Monday, December 17, 2007

Where Do Autism Services Fit in Your Views on the Presidential Race?

With the Iowa caucuses and New Hampshire primary just weeks away, the question came up at a gathering I attended over the weekend: how important is a presidential candidate's stance on autism services to your vote?

The consensus I heard among four voters at the table was that the issue has to be on the candidate's list of action items. Last month, Sen. Hillary Rodham Clinton of New York made autism an issue in her campaign by pledging to fund $700 million per year to expand research, diagnostic efforts and services for both children and adults with autism spectrum disorders. (See "Autism Issue Makes Ripple in Presidential Race as Clinton Promises to Spend $700 Million Per Year." A number of Democrats—Barack Obama, John Edwards, Christopher Dodd and Bill Richardson—mention support for autism services in their record. I couldn't locate any recent notes online for any of the Republican candidates.)

With so much going on in the country and world, it seems difficult at this stage of the presidential race to isolate autism as a campaign issue—even for those of us for whom it is a constant, daily presence. So I'm asking you, Autism Bulletin readers, to weigh in. I've created a poll below, where you can click on your choice for the most important issue. If you don't see your issue listed, you can post your comment below. E-mail subscribers can go here to see the poll.

6 comments:

autimom said...

All these issues are important. If environmental issues were listed, that would be my number 1 issue. I am of the camp that many of our cases of autism, Parkinson's, Alzheimer's, MS, asthma, diabetes, and ADHD are caused by polluted air, water, soil, and food either directly, in-utero, or epigenetically. As a mom of two children on the spectrum, these are all important issues. I need to trust that politicians will do what they say.

Mel said...

My understanding is that the executive branch of the federal government has very little impact on autism services. Education is not even mentioned in the Constitution. Most of the federal mandates are unfunded, so it's up to the states to find the money. I personally am more concerned with my legislator's opinions on special education and autism, since they control the purse-strings. Both of my Senators and Barney Frank support autistic causes, so I'm not really counting it into the Presidential race. I was, however, deeply upset when in 2006 an extremely supportive Republican Senator of Pennsylvania was voted out of office. Party affiliation is not important to me.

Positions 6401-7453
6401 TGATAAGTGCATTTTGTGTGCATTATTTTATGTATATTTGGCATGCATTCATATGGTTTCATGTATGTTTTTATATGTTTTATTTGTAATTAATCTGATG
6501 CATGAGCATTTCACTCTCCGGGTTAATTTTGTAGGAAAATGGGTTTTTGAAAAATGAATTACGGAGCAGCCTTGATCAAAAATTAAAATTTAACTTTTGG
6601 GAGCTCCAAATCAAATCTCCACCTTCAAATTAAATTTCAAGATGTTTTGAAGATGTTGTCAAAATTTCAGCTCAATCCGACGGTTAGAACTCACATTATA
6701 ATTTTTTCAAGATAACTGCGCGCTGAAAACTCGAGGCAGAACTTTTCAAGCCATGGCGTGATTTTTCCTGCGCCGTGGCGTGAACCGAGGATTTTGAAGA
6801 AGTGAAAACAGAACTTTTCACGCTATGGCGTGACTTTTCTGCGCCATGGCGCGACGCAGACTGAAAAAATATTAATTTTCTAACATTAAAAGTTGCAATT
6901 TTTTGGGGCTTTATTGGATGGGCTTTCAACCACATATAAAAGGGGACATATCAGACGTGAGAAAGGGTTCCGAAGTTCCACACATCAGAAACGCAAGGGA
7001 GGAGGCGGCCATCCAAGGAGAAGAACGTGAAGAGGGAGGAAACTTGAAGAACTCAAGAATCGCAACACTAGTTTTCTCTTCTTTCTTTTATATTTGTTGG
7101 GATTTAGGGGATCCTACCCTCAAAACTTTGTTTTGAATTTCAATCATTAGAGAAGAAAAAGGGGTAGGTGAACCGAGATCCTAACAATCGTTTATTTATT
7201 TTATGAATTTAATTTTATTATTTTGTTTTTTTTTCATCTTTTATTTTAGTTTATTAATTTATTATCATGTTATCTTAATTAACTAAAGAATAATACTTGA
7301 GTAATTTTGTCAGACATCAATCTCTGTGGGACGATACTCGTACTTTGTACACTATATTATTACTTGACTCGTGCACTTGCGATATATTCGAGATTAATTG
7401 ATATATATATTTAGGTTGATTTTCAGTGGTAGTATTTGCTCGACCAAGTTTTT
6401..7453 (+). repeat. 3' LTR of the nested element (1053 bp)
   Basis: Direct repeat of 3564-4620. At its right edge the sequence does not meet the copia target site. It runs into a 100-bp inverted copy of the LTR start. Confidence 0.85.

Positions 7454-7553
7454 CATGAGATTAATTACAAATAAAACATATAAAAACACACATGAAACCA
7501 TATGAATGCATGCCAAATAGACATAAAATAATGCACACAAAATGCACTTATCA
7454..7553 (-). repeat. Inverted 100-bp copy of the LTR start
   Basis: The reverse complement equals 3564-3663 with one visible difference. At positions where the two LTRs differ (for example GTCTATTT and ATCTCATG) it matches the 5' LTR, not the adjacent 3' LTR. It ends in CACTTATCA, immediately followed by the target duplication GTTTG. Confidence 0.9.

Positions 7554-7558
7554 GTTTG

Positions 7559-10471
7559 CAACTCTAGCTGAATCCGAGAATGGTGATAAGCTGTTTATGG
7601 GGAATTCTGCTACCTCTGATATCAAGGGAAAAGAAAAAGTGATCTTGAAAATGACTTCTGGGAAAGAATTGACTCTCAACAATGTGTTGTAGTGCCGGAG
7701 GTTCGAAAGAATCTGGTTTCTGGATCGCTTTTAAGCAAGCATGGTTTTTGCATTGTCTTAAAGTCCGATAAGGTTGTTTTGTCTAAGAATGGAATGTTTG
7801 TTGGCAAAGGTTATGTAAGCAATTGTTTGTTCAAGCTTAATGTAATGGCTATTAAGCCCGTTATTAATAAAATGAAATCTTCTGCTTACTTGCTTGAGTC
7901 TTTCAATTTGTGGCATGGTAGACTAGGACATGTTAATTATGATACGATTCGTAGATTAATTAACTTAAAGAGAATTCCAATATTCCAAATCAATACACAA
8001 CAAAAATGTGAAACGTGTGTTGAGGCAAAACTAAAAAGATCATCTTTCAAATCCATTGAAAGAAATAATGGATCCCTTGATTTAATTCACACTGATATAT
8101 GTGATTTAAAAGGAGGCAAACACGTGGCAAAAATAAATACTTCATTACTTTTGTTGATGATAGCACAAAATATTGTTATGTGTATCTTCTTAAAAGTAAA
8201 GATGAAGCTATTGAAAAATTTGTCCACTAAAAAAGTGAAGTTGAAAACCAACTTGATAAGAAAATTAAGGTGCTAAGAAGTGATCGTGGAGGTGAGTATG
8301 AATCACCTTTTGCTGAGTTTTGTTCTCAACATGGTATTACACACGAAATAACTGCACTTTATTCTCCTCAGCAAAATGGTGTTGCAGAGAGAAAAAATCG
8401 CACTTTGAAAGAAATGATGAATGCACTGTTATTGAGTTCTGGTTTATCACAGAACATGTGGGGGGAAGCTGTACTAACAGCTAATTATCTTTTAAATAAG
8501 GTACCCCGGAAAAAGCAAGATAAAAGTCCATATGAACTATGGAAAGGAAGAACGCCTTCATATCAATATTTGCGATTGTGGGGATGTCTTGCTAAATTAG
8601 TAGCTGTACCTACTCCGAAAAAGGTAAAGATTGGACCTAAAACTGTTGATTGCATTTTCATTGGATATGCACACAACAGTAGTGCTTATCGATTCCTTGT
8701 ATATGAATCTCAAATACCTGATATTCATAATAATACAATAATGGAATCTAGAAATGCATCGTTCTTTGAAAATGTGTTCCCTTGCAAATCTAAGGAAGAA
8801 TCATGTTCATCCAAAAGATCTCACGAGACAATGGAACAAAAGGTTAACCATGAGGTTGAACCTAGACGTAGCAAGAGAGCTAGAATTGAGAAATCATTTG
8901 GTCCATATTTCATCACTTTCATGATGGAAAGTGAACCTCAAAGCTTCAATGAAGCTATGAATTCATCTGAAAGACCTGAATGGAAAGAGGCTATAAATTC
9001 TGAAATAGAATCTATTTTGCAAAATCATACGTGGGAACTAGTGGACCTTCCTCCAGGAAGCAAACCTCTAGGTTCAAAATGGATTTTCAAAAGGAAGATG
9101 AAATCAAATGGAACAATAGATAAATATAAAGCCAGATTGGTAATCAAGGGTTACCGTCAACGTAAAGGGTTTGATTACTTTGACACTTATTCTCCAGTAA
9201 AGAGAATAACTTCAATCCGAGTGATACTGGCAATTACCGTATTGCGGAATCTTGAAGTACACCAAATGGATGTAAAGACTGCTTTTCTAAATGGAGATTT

firewinn@mac.com said...

I completely agree with autimom...environmental issues are the number one in my opinion. Autism research (real research,pushing the envelope) and education are next. But everything in this world relates to the environment -- autism especially. I'm rather schocked that the environment was not included in this list!

Anonymous said...

I think this is a great topic for a survey.
I heard Hillary Clinton, after being asked a question about education, say that there was not a great deal a president could do, but that she would use the bully pulpit to have the federal govt fund special education.
To me that would be a great help
Hilllay also seems to have autism on her radar.
Joyce

Judith said...

The president does have the authority to require the Department of Education to properly police IDEA. The disparity across the country is absolutely heartbreaking. An appropriate education should not be contigent on your zip code.

Michael Goldberg said...

Thanks everyone for these comments. I will check in with everyone again later in the campaign with another poll and frame the question to include the environment as an issue. It's a good suggestion and now that you raise it, it's interesting to note how little attention the environment has received in the campaign so far.

As far as presidential influence over autism services or special education, I think all you have to do is look at recent administrations to see what the White House can do when the occupant identifies a priority, whether it's faith-based initiatives (George W. Bush), or welfare reform (Bill Clinton), or foreign policy (George H.W. Bush). If we elect a president who cares about education, who cares about special education and who specifically cares about autism-related services, there is no telling what could happen to make a difference. They don't call it the most powerful office in the world for nothing.

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